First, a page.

YOU READ IT HERE FIRST: Manufacturers of the prescription blanks used by New Jersey doctors will soon be required to add new print-based security features, state authorities announced this morning.
In a bid to fight the black-market sale of prescription painkillers, the security enhancements will include color-changing ink, 0.5-point micro-printing, and a hollow “VOID” hidden word feature, among others ( see illustration, below ).
It will include all prescription blanks used by state-licensed physicians, dentists, and other prescribers.
“The abuse of prescription painkillers kills approximately 45 Americans every day, according to the Centers for Disease Control,” Acting Attorney General John J. Hoffman said. “Prescription painkiller abuse is directly linked to the rise in heroin addiction.
“We are fighting this epidemic on every possible front including our Opiates Task Force for criminal prosecution, our actions against rogue doctors who sell prescriptions for cash, and now these security measures to prevent the forgery and counterfeiting of fake prescriptions.”
The state Division of Consumer Affairs developed the new regulations and prescription blank format after conducting research into the prescription security measures used in other states.
New Jersey authorities also had discussions with the state-approved printing vendors who currently supply prescription blanks, Hoffman said.
“Technology has made it easier and cheaper than ever to make forged prescriptions,” DCA Director Eric T. Kanefsky said this morning. “Today we are taking that ground back from those who seek to illegally forge prescription blanks.”
It’s only the first step the DCA is taking to fight forgeries: Hoffman said security measures embedded in the paper itself will soon be required.
The new, secured prescription blanks will be phased in during the next six months. All state-approved vendors must produce the new blanks exclusively by May 18, Hoffman said.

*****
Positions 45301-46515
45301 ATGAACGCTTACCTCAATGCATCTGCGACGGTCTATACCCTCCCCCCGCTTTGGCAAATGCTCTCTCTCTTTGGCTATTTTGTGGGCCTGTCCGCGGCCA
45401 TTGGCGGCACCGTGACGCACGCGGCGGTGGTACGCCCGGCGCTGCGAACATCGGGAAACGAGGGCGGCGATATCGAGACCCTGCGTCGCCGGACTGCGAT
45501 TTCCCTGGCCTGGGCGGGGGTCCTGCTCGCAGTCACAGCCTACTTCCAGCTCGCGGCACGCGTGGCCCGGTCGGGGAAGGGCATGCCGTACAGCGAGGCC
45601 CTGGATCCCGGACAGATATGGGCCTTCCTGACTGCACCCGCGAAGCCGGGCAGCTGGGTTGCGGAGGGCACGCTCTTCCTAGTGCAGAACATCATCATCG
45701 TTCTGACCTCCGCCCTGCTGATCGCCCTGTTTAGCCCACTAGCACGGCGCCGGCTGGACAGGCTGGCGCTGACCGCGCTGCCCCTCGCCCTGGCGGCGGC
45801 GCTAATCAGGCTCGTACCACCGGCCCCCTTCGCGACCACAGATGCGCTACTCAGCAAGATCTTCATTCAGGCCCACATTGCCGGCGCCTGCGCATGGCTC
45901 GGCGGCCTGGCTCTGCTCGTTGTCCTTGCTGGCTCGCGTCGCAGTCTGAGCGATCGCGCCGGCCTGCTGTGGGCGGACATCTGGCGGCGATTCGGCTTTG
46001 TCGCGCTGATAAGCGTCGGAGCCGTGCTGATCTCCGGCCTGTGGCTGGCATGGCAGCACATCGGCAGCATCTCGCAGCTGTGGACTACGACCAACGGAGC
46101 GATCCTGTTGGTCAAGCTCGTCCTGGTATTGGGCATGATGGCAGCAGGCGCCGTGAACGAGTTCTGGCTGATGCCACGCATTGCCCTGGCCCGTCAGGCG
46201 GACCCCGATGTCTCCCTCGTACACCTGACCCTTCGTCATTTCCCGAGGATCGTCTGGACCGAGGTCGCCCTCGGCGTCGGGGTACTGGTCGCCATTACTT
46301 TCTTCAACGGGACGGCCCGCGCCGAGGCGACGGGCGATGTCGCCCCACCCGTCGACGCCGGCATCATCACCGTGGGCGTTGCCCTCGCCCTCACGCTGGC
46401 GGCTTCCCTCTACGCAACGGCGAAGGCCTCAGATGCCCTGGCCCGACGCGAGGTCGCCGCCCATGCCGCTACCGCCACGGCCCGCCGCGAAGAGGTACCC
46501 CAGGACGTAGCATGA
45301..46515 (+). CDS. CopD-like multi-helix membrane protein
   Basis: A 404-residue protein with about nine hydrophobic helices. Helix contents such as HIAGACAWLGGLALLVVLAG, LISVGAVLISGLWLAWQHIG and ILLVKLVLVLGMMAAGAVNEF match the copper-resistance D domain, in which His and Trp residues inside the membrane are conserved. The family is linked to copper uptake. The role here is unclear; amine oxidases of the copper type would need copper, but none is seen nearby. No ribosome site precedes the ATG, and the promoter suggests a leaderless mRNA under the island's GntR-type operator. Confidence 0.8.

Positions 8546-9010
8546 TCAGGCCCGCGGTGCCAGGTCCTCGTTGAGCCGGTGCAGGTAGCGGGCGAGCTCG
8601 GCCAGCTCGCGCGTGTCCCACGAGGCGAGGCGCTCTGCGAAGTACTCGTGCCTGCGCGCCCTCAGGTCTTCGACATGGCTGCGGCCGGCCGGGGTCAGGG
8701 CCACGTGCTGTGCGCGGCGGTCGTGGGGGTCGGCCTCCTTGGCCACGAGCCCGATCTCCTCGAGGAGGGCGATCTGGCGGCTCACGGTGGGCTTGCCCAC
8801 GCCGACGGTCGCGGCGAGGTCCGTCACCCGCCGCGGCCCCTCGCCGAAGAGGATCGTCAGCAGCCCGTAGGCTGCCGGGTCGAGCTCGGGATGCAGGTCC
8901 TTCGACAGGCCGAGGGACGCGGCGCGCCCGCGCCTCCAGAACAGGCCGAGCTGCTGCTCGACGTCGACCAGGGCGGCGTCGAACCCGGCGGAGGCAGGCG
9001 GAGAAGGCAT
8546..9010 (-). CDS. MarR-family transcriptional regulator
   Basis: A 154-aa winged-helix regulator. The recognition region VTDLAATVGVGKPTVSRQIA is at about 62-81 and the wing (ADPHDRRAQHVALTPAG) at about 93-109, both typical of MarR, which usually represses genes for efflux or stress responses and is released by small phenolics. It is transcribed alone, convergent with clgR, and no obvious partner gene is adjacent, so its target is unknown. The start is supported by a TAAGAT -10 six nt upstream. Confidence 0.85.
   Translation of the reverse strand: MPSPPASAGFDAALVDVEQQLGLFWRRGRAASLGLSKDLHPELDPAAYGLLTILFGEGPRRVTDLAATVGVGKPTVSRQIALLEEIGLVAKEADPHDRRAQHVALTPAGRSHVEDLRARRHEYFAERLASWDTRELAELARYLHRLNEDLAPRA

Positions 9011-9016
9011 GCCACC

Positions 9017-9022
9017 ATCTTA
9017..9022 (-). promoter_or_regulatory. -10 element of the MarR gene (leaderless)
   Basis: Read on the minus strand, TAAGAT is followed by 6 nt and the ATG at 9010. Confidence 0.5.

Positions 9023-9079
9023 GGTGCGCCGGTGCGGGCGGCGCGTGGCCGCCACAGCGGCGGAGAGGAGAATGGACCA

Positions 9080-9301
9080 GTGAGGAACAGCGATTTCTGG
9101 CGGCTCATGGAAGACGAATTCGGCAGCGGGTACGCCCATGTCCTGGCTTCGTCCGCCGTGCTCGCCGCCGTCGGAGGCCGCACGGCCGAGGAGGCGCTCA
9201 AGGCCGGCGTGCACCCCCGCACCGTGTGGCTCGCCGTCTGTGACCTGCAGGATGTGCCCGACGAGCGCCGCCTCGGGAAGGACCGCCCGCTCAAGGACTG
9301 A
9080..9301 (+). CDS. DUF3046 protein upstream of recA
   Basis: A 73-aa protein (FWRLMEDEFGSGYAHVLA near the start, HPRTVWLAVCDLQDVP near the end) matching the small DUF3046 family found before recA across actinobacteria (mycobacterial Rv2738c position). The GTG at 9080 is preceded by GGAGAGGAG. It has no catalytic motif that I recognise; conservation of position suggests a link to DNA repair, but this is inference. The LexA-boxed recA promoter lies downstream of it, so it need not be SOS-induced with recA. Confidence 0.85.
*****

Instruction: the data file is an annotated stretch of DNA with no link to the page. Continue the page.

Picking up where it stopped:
No later than August 18, all state-licensed prescribers must stop using their supply of the old blanks and must exclusively use the new ones.
The new security measures, required by the regulations adopted today, include:
·Thermochromic ink, which changes color in response to body heat. The heat-activated ink will appear in a small Rx logo on the front of the prescription blank. It will fade when touched, and return to its original color when it cools.
·Microprint, of 0.5-point type or smaller. The front of each prescription blank will include a line of microprint that is readable when viewed at 500 percent magnification, but becomes illegible when scanned or photocopied.
·A hollow “VOID” hidden word feature that is invisible on a genuine prescription blank, but should appear in illegally scanned or copied versions.
·A unique 15-digit identification number for each prescription blank. The alphanumeric code will identify the vendor that created the blank, the vendor’s order number, and a six-digit serial number for each separate prescription blank.
·A barcode matching the prescription blank’s unique 15-digit identification number. The barcode will enable pharmacists to scan prescription data into the New Jersey Prescription Monitoring Program. The NJPMP, maintained by the Division of Consumer Affairs, records all prescription sales in New Jersey of Controlled Dangerous Substances and Human Growth Hormone (more information: www.NJConsumerAffairs.gov/pmp ).
A complete list of all security features will be printed on the back of the prescription blank, Hoffman said.
The blanks will be green on the front and blue on the back — distinguishing them from the previous style (blue on front and green on back).
New Jersey law makes counterfeiting or altering prescription blanks a third-degree crime punishable by a prison term of from three to five years and a fine of up to $15,000.
The new regulation applies only to the use of paper prescription blanks and doesn’t affect the state or federal requirements for electronic prescriptions.
Under rules adopted by the U.S. Drug Enforcement Administration, prescribers and pharmacists may use electronic prescriptions for CDS medications only through a secure system that has been tested by a DEA-approved expert. New Jersey regulations allow the use of electronic prescriptions for CDS or non-CDS drugs — and only when they comply with DEA requirements as well as requirements adopted by the State.
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